She gets to choose our level of mutual engagement. Either way, I fill my life with other things besides her, and she can pursue me if she wants me.
Been like that for a while between us, though I don't really fill my life with *my* things, per se, just with taking care of the household and the kid (whom she does a lot of work for as well) while also doing my best to make money part-time.
That is not to say I don't do things for her, or that I don't consistently meet her needs. I just simply give her less of myself when she withdraws.
Yeah, she doesn't get a lot of *me*, but she doesn't really seem to need a lot from me, either (other than to take care of the household so she can work). She has been pretty clear that I am not her priority anymore, so she isn't that concerned. I know she would *like* to feel closer to me, but she is fine with not being closer at this point. I'm trying to get to the same place.
That said, if I ever felt that my wife was beginning to become overly critical again, I would simply tell her that all she has to do is say the word, and I will free her to find a better, more successful, more mature partner, at any time. But here is the rub: I am not easily replaceable, and she knows it.
I honestly think her calculus isn't 'could I find someone better' (she's probably realistic enough at this point to know that her options are way more limited than they were), but 'could I do better on my own.' I don't think she necessarily could do better on her own, but I don't want to make the mistake of being seen as dead weight, either.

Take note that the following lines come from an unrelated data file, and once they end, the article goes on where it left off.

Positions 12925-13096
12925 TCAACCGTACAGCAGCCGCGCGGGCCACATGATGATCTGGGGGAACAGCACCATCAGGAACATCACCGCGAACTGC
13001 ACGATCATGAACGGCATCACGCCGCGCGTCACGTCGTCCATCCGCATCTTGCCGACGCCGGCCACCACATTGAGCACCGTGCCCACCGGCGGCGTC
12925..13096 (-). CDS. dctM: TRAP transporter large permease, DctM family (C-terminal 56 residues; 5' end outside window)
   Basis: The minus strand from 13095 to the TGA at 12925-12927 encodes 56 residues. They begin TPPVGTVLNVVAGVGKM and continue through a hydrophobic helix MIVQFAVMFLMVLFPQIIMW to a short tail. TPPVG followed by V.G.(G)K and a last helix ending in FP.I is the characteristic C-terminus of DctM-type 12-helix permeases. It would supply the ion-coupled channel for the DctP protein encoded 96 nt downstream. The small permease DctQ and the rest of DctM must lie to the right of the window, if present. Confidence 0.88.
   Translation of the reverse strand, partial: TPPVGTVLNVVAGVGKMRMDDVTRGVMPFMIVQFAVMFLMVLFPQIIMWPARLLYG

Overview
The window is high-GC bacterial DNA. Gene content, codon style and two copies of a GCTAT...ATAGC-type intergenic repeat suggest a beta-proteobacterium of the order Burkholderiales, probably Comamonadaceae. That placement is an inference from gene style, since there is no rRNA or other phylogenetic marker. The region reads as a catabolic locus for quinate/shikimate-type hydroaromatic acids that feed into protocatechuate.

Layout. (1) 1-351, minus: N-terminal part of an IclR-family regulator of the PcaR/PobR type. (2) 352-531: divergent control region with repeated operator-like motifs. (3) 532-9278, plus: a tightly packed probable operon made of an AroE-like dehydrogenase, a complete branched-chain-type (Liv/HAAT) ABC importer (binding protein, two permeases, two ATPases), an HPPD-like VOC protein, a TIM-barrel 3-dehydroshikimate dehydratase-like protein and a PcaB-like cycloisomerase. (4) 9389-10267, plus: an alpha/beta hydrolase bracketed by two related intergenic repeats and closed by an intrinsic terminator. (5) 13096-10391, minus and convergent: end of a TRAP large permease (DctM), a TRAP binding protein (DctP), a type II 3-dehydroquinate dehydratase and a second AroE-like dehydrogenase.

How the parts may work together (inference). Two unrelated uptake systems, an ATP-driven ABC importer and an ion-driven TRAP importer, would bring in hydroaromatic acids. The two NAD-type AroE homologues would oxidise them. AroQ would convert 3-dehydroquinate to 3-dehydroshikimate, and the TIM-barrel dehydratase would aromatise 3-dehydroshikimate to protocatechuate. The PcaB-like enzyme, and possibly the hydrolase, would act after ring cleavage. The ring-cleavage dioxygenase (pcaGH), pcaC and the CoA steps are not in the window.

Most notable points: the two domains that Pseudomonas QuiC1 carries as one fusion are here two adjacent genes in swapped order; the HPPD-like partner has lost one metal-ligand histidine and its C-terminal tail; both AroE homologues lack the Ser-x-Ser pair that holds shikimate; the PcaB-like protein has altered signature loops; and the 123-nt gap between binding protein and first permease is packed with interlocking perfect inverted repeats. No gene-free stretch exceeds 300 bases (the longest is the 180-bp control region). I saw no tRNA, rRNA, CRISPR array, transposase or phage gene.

Regardless, the priority is our son, and we both agree that having both parents in his life every day is far preferable to not. She wants me around for *him*, even if not for her. Which is why I'm trying to adapt myself as best I can to the new reality. I have no idea how he would fare, both emotionally and (not at all insignificantly) materially, if we split, and I don't want to find out. I'm trying my damnedest to make his life *better*, not worse.
I love big, laugh often, show tears and other emotions, make fun of everything in life, listen to my music loud and sing with it loud, have a twisted sense of humor, am incredibly driven in pursuit of what I want, and any number of other things that people may consider negative.
Apart from the possible over-emotionalism, I can't see how anyone would see those as negatives. Most people find those traits attractive.
The one thing that has proven difficult for me is adapting the 'driven in pursuit of what I want' to life as a parent (and a guy who is no longer in a good position to provide). I had some pretty eclectic pursuits that I was driven towards, but many of those no longer seem to fit with my responsibilities as a parent. Being a creative free-spirit is cool and all (and boy was I ever), but it doesn't provide for a family or meet responsibilities. It's sad, but I know have little patience for all the 'free spirits' in the world. Life just seems too hard for that anymore.